But it won't hit us, so you don't need to get all Deep Impact quite yet. NASA has promised us that much.
But still, the asteroid, poetically named 2005 YU55, is expected to come within 202,000 miles of Earth around 3:30 p.m. Pacific time today. Just so you know, 202,000 miles is closer than the distance of the moon from the Earth.
The asteroid is about a quarter of a mile wide, and you can see NASA's latest photo of the object here on this page. If you want to get a look, you'll need a good telescope and a sky chart, but even then it's going to be tough.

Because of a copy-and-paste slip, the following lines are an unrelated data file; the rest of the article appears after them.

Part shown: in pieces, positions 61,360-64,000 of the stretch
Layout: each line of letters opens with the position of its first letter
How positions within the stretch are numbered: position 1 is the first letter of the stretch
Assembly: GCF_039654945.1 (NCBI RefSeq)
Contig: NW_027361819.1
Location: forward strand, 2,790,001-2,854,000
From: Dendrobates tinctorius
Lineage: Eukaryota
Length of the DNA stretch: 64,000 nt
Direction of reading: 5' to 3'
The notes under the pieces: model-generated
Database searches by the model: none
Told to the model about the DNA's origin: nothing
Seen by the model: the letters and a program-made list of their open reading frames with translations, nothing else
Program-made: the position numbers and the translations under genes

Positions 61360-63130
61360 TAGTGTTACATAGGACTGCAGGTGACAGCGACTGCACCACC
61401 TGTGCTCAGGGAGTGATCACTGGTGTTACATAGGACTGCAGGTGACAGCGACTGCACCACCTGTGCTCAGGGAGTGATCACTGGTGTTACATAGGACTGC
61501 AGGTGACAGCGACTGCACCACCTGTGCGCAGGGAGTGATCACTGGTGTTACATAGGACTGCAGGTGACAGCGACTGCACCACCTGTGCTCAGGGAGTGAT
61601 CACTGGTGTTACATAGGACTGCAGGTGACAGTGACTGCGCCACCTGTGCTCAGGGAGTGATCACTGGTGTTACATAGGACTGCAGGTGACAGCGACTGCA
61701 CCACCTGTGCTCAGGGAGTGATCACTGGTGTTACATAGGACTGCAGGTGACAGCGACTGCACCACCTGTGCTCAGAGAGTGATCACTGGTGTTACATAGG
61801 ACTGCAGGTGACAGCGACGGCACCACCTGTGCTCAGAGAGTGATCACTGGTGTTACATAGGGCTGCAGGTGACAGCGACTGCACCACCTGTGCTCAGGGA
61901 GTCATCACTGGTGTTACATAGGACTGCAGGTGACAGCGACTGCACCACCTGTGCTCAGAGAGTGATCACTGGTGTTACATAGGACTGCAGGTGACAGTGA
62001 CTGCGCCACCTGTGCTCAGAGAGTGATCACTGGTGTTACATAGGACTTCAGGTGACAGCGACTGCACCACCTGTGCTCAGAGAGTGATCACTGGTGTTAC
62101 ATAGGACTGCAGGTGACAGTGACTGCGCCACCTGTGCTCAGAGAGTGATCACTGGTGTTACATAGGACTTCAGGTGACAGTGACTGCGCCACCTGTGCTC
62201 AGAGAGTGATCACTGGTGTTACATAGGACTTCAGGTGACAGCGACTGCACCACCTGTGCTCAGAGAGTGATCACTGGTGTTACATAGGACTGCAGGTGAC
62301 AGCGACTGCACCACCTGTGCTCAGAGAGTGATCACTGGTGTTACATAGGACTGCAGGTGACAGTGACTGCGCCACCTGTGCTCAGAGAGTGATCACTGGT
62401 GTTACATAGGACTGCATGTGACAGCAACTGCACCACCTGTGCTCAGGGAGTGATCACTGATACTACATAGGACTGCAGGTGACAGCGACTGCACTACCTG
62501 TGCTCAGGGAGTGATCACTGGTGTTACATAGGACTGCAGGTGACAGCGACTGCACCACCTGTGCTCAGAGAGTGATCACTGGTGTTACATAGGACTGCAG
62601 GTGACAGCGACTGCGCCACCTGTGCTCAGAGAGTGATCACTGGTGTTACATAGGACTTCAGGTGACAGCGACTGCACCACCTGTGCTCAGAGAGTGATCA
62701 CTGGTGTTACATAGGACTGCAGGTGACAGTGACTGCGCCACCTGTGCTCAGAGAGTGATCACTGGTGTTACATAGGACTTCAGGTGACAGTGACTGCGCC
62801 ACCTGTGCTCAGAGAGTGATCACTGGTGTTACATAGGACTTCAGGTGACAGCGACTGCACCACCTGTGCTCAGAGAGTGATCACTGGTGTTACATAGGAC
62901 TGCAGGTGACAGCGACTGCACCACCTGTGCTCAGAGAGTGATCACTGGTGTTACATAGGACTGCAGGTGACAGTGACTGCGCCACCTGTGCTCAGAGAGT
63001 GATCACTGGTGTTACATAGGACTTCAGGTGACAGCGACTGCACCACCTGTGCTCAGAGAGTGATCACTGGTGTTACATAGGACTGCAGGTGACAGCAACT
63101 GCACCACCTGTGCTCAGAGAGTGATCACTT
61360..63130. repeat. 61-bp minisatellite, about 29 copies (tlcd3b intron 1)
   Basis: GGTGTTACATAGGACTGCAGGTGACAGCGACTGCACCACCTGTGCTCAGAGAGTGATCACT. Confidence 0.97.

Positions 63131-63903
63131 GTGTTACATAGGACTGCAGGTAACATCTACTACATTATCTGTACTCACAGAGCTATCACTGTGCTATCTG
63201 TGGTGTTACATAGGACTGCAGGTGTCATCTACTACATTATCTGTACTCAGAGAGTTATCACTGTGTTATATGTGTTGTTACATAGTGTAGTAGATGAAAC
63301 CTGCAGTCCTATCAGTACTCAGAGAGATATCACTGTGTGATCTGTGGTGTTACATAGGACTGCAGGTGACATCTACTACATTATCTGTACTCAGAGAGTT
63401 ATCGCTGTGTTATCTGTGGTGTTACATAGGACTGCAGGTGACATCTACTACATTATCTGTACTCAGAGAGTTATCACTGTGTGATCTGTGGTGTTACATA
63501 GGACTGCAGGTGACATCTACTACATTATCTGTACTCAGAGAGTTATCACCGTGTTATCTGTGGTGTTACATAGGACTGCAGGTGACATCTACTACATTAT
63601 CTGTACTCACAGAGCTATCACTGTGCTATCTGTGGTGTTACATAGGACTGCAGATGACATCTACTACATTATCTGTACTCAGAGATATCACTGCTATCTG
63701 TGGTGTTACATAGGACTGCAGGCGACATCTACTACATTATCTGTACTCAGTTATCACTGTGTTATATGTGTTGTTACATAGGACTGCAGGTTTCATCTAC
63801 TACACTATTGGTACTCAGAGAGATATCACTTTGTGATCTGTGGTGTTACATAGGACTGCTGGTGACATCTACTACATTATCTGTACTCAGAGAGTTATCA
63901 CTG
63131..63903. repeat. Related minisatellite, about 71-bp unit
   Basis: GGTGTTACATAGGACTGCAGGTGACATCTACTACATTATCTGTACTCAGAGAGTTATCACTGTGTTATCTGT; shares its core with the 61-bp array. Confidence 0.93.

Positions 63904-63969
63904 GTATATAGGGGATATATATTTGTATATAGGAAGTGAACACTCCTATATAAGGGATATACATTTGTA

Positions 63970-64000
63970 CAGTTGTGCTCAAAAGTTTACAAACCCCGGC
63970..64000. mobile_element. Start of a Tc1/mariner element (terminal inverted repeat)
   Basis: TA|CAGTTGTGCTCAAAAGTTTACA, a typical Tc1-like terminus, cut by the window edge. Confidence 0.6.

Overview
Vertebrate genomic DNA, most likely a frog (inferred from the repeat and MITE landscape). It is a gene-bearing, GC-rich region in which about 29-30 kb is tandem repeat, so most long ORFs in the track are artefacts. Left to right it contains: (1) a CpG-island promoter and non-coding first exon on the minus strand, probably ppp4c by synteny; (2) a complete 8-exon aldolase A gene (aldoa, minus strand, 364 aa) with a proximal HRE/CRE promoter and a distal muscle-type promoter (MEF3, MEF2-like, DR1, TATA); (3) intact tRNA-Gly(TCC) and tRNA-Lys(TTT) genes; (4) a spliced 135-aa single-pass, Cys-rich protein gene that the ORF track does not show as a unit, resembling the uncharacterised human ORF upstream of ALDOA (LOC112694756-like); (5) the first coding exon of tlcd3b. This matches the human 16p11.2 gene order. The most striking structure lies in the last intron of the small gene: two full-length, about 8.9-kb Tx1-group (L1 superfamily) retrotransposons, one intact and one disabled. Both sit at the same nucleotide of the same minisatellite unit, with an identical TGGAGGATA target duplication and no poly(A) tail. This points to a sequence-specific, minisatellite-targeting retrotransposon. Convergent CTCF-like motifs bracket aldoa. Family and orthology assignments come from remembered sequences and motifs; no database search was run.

Here's what NASA's Jet Propulsion Labratory had to say about 2005 YU55.
At the point of closest approach, it will be no closer than 201,700 miles (324,600 kilometers) as measured from the center of Earth, or about 0.85 times the distance from the moon to Earth. The gravitational influence of the asteroid will have no detectable effect on Earth, including tides and tectonic plates. Although the asteroid is in an orbit that regularly brings it to the vicinity of Earth, Venus and Mars, the 2011 encounter with Earth is the closest it has come for at least the last 200 years.